On December 18, 2017, a mandate from the U.S. Department of Transportation (DOT) will go into effect that requires all large trucks and motorcoaches to use electronic logging devices (ELDs) to record a driver’s Hours-of-Service (HOS). First proposed by the Federal Motor Carrier Safety Administration (FMCSA) in March 2014, the new ELD mandate is seen as a way to improve hours-of-service (HOS) compliance for commercial drivers in this digital era—thus improving overall safety on our nation’s highways.
As part of the DOT, the FMCSA is tasked with regulating the trucking industry, and a recent regulation that limited the HOS in conjunction with this new mandate is seen as a way to reduce if not eliminate the potential for truck drivers to misrepresent their time behind the wheel in an effort to make more or quicker deliveries in order to rack up more pay—a situation that can be quite common with written paper logs. The obvious downside to this practice is that drivers become sleep-deprived, leading to life-threatening mistakes being made on our nation’s highways. This is the very reason we need better regulations, because—as I covered in a recent blog—the trucking industry is changing and we need to make sure that our laws change along with it in order to keep all travelers safe.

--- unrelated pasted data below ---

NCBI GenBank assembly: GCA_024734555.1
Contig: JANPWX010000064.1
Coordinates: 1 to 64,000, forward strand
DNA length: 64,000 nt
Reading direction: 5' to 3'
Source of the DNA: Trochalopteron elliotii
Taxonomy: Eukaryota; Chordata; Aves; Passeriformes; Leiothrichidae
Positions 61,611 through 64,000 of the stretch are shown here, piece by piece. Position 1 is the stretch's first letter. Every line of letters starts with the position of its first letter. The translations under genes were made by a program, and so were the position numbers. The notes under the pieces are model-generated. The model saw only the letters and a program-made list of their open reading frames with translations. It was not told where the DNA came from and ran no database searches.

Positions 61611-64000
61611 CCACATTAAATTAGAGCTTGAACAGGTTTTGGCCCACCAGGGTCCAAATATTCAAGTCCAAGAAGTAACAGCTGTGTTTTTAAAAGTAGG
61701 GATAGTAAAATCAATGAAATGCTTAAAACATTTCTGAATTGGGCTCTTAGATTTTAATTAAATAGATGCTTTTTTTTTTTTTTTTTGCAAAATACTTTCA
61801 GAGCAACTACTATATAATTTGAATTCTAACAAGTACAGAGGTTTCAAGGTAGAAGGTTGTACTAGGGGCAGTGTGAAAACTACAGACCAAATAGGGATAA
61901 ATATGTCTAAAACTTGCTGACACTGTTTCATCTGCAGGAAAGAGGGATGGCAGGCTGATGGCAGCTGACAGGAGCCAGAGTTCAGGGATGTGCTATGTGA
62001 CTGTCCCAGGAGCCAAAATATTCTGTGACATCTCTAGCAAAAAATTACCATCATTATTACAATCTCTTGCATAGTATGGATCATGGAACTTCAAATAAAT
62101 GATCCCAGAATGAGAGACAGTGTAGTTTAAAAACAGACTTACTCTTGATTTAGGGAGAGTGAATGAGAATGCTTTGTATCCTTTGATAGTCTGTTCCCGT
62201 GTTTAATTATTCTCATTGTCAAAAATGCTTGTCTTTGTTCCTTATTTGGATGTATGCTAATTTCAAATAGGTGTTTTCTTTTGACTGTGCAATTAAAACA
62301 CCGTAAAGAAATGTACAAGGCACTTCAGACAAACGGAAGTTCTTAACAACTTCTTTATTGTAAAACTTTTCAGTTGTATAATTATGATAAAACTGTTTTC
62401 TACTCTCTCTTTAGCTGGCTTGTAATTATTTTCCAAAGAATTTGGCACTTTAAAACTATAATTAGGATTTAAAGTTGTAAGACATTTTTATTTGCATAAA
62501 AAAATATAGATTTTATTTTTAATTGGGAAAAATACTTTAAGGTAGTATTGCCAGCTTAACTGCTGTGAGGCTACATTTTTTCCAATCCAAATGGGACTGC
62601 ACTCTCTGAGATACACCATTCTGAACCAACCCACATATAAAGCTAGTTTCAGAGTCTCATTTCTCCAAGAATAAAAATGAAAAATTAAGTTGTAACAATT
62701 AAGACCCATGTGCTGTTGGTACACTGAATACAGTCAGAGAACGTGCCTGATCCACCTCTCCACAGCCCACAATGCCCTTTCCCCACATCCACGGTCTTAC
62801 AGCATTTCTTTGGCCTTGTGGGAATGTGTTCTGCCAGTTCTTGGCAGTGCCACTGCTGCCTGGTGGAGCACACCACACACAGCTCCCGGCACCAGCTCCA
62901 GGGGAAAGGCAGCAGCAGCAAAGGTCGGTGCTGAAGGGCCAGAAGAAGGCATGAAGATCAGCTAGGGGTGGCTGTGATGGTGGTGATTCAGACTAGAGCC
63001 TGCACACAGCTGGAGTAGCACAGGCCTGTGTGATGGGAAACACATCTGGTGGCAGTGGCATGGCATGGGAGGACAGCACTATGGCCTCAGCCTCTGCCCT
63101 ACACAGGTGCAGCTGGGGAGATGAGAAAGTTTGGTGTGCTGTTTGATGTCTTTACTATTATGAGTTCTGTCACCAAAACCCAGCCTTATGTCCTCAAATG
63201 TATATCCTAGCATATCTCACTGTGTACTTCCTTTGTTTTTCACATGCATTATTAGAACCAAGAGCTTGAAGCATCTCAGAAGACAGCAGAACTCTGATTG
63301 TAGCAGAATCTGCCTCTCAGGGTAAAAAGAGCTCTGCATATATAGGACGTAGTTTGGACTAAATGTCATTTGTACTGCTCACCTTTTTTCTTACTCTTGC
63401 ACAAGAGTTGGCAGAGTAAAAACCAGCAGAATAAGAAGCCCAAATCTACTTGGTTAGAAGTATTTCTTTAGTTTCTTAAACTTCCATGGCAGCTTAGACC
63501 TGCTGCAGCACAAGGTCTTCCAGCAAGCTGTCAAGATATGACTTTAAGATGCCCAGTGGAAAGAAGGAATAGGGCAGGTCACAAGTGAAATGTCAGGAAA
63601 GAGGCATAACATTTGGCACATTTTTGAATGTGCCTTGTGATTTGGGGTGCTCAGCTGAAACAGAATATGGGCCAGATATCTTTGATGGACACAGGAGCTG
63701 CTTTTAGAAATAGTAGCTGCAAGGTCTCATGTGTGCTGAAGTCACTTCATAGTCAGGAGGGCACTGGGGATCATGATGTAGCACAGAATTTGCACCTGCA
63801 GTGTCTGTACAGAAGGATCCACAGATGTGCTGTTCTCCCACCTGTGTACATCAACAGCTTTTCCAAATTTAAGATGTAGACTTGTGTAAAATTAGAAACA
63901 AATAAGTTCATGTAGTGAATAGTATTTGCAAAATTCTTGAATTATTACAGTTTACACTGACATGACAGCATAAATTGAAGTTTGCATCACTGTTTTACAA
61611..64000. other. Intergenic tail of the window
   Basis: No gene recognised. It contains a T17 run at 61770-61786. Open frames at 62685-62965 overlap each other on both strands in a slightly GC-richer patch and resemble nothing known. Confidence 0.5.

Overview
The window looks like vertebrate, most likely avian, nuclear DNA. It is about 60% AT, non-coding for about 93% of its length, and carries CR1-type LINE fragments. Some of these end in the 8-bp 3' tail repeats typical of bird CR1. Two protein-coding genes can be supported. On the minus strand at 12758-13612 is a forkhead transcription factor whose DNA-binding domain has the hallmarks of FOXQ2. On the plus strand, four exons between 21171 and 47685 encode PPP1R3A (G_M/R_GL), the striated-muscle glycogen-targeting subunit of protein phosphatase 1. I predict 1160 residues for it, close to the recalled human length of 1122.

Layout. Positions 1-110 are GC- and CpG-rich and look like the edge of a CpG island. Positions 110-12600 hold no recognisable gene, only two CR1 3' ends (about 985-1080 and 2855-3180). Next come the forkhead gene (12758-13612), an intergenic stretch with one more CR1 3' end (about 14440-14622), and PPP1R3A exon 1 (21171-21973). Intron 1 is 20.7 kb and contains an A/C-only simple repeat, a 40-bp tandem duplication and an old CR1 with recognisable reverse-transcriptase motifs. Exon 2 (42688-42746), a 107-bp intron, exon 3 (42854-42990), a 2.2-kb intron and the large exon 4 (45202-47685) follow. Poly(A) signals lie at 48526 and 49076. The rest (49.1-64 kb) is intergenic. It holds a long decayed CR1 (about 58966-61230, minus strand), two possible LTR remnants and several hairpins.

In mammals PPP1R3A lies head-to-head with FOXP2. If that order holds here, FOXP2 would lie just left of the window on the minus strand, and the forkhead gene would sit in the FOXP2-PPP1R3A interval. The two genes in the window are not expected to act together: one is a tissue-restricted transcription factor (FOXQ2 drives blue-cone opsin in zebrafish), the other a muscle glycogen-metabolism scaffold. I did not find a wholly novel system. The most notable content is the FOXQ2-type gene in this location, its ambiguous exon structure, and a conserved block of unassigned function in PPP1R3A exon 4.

While there have been several unsuccessful attempts by lobbyists and bipartisan groups to delay the ELD mandate, many commercial carriers have already adopted the system in order to enjoy other benefits such as better cargo tracking and reduced paperwork. But small-sized carriers and independent truckers have been reluctant for reasons that include the cost of new equipment and management of the technology infrastructure along with cybersecurity concerns.
The FMCSA recognized that such issues do exist with certain sub-groups, and on November 20th, the Federal Motor Carrier Safety Administration (FMCSA) granted a 90-day extension for truckers with agriculture and livestock loads, but other groups are asking for more. One such group is the Owner-Operator Independent Drivers Association (OOIDA), who stated in a press release the day after the FMCS’ extension was announced that they would like a five-year exemption for many small-business truckers. The carriers and/or drivers would need to be recognized by the Small Business Administration and have a “satisfactory” safety rating with no at-fault crashes.
While the new ELD mandate can accomplish a lot in the way of safety, it is understandable that an industry with already tight margins for smaller players could take time in achieving 100 percent compliance. Similarly, new vehicle technologies such as assisted braking and autonomous driving, deliver the promise of safety—yet, they too pose an expensive speed bump for many smaller haulers to get up to speed. The upcoming mandate deadline should be a good test to see if such safety measures can be rolled out across an entire industry, or if loopholes and exceptions will leave us with ineffective legislation that still allows far too many individuals to be injured or seriously hurt.